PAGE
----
As I listened to the news of the foot and mouth virus as it spread across Britain, sneaking into Ireland and other parts of Europe, my thoughts focused on how the fungal spores stretched out mist-borne fingers to rot potatoes in the ground during the Irish Famine years in the 1840s.
It was not great movements of people or animals which spread that infestation but rather the other way round causing wholesale dramatic uprooting of communities whose lives were centred on the potato crop for their sustenance, recorded graphically in the history of emigration to Wales, the UK generally, the Americas and the Antipodes.
The dispersion of that fungus, its cause and means of prevention was at that time as baffling and unpredictable as the foot and mouth virus is today.
During the Irish Famine years many died in their cabins, unknown. In this animal disease the victims, the cows, sheep, pigs and goats, though destined to be slaughtered for food, are being prematurely culled and not eaten but buried or burned en masse.
The farmers, however, will have their losses underwritten by the state to some extent, some of them expressing pain about what is happening to their stock and themselves, and may decide to migrate from the land under economic pressure. It will not be so traumatic or devastating, though similar in some respects, to the experience of landless peasants in mid-nineteenth century Ireland.
Just as those events changed the agricultural and social configurations of those times, British, Irish and European rural policies, including the farming sector, will have to seriously examine how they function and how they should restructure.
Although as yet the virus contained within specific areas in Ireland, and meat exports from Northern Ireland are now derestricted, there is a sense that there is a common enemy which both jurisdictions can cooperate to defeat. This should give First Minister Trimble pause and cause to reconsider the ban on Sinn Féin ministers participating in cross border meetings.
The problem is not just one of animal health but extends into tourism with economic dangers for Northern and Southern administrations. Working together to prevent, contain and eradicate the virus could help to consolidate cooperation and understanding.
Asked a question as to what were the most difficult issues he had to face the former British Tory Prime Minister, Harold MacMillan (now deceased) replied, “Events, dear boy, events”.
Tony Blair, contemplating the situation in the weekend of 31 March – April 1 and the date of the general election may have dwelt on a quote from Robbie Burns, “The best laid plans of mice and men gang oft agley”.
He may also have thought of William Shakespeare’s Hamlet soliloquy (slightly altered by me), “To go or not to go, that is the question, whether tis nobler in the mind to bear the slings and arrows of outrageous fortune or to take arms against a sea of troubles and by opposing end them”.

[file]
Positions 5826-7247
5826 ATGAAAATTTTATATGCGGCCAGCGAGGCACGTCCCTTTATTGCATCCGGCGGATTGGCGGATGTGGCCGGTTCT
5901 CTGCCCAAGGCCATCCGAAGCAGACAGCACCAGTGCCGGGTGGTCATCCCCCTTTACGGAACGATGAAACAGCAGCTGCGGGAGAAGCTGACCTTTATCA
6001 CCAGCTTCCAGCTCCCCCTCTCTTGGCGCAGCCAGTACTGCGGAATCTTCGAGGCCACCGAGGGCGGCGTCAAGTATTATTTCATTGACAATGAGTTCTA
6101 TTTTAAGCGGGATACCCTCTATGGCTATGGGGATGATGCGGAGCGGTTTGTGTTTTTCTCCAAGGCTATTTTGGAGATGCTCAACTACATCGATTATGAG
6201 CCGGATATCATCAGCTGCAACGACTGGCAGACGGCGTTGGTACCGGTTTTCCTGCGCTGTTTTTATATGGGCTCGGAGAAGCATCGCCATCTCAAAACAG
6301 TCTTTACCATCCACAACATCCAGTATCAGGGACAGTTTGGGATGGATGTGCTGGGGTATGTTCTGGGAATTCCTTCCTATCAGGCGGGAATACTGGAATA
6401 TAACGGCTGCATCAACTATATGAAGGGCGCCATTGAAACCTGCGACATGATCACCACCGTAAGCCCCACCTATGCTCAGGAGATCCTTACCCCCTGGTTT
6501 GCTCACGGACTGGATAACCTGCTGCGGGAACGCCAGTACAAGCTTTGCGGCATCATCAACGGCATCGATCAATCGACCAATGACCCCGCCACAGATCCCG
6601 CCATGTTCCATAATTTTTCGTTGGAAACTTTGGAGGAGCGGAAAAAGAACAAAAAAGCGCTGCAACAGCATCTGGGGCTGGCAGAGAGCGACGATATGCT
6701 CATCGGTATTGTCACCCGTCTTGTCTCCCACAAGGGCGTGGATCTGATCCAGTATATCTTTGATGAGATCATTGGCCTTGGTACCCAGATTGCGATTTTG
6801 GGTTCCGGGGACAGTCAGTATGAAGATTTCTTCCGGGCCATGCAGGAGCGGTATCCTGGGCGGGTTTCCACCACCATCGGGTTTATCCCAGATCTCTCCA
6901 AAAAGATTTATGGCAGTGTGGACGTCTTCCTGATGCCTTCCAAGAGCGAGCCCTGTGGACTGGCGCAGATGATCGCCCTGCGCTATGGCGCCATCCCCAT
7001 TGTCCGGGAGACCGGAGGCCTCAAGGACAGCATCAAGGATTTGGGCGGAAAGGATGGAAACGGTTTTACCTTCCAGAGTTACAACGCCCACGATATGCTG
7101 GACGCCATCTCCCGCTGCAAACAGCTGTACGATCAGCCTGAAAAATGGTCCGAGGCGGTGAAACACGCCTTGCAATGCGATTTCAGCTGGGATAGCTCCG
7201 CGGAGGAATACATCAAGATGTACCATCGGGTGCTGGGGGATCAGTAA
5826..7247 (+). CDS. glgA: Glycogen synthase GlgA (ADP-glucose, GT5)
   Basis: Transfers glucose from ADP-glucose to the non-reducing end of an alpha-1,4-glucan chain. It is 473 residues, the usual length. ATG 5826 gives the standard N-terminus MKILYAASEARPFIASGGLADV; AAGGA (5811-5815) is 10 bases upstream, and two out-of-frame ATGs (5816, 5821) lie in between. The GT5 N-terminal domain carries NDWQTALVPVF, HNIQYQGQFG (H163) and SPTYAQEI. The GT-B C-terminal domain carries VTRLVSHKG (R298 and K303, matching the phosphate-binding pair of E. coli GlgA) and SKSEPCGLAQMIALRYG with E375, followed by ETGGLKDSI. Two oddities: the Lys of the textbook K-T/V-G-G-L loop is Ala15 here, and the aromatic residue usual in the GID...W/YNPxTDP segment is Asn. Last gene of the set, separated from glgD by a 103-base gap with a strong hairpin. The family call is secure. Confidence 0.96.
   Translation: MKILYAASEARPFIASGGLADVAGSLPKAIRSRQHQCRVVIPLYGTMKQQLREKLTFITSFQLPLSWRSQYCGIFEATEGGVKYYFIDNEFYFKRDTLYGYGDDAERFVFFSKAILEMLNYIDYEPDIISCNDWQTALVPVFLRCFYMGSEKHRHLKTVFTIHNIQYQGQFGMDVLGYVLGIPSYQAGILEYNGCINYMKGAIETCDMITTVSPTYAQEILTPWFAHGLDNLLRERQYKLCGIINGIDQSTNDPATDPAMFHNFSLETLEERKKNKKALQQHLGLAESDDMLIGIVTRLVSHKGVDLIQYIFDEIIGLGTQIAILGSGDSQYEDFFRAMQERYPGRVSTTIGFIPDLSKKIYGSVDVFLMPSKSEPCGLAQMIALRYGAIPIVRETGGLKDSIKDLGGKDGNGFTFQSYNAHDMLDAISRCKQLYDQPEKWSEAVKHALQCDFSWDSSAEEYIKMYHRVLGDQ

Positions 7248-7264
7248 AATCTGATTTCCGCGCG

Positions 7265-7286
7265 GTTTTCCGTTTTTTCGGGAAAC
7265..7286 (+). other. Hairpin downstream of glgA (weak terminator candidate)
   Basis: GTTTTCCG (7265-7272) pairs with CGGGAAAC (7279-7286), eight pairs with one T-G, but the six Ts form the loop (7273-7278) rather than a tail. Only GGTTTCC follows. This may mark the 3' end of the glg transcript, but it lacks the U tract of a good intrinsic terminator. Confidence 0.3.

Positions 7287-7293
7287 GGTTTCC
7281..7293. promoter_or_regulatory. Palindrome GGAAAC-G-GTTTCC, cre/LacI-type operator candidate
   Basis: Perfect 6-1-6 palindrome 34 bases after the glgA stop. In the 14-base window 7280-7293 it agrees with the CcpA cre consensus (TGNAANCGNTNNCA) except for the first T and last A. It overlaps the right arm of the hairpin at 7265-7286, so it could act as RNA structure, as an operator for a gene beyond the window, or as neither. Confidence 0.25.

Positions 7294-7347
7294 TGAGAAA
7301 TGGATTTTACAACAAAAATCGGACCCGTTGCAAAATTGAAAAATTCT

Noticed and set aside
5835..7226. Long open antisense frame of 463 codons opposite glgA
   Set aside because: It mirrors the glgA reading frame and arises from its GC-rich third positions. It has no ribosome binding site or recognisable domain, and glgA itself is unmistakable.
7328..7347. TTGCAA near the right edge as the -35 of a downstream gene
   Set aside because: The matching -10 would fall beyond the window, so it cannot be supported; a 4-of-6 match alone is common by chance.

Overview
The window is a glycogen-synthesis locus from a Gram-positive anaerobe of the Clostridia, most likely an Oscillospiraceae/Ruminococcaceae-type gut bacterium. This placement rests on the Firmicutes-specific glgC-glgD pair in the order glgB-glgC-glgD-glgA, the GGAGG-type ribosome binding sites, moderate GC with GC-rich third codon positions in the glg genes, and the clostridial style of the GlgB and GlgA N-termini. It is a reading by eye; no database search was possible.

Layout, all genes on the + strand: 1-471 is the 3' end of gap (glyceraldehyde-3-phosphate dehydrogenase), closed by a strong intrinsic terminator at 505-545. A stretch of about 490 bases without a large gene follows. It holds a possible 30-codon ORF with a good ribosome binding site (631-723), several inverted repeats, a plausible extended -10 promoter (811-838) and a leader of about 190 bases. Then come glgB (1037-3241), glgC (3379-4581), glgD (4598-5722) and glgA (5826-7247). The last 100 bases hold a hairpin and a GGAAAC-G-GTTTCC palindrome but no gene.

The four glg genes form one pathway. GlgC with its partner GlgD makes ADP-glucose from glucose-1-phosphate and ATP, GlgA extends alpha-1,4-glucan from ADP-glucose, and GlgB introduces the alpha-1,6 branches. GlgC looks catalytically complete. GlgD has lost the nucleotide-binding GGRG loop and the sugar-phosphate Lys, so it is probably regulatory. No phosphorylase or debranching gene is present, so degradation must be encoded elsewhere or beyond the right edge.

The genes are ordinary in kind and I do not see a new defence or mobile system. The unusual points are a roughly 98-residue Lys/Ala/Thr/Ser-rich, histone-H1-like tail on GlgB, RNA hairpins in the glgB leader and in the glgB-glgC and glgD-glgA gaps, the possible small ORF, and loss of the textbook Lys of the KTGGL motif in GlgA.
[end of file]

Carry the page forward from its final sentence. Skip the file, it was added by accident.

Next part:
Well, events like tumbling asteroids and obsolete satellites falling to earth are whirling around, foot and mouth, the USA teetering on the edge of recession and a new isolationism, led by Texas Ranger Bush (unless America’s interests are involved), the need to strengthen the European Union as a balancing force to this, new dangers in the Balkans, the Palestine - Israeli conflict and, not least, the approaching deadline for arms decommissioning in Northern Ireland, in June.
By and large the critical nature of the foot and mouth outbreak and the media focus upon it has obscured the continuing stalemate in fully implementing the Belfast Agreement.
There are disturbing reports of isolated violence, arson and the appearance on the internet of a Loyalist information website, giving the names and addresses of prominent Nationalists, arousing fears of sectarian assassination attempts.
On the other hand there are said to be 8000 new applications to join the reformed Police Service. The Chief Constable expressed confidence that an increase in the numbers of officers from the minority population will be possible.
As Easter, the fourth since the signing of the Good Friday Agreement (10/4/98) three years ago Drumcree is expected to hit the headlines again as the parade down the Garvaghy Road is still banned and the Orange Lodge still has not agreed to meet the residents. Perhaps the fear of the foot and mouth virus will put a damper on it unless a cure is found for the human form which seems to afflict the fundamentalists.
So it seems that we must still wait for ‘votey’, now expected to arrive on June 7th instead of the earlier date of May 3rd. When the arrival takes place it is imperative that a government, firmly dedicated to the Peace Process, is elected with a substantial majority.
One way of ensuring this and give a fillip also to the supporters of the Belfast Agreement in the Assembly would be a more positive outcome in the discussions on decommissioning with General De Chastelain.
This would be welcomed by both governments and the British Prime Ministers who played such a significant role in the formulation of the Good Friday Agreement could perhaps receive some electoral credit for the historic compromise.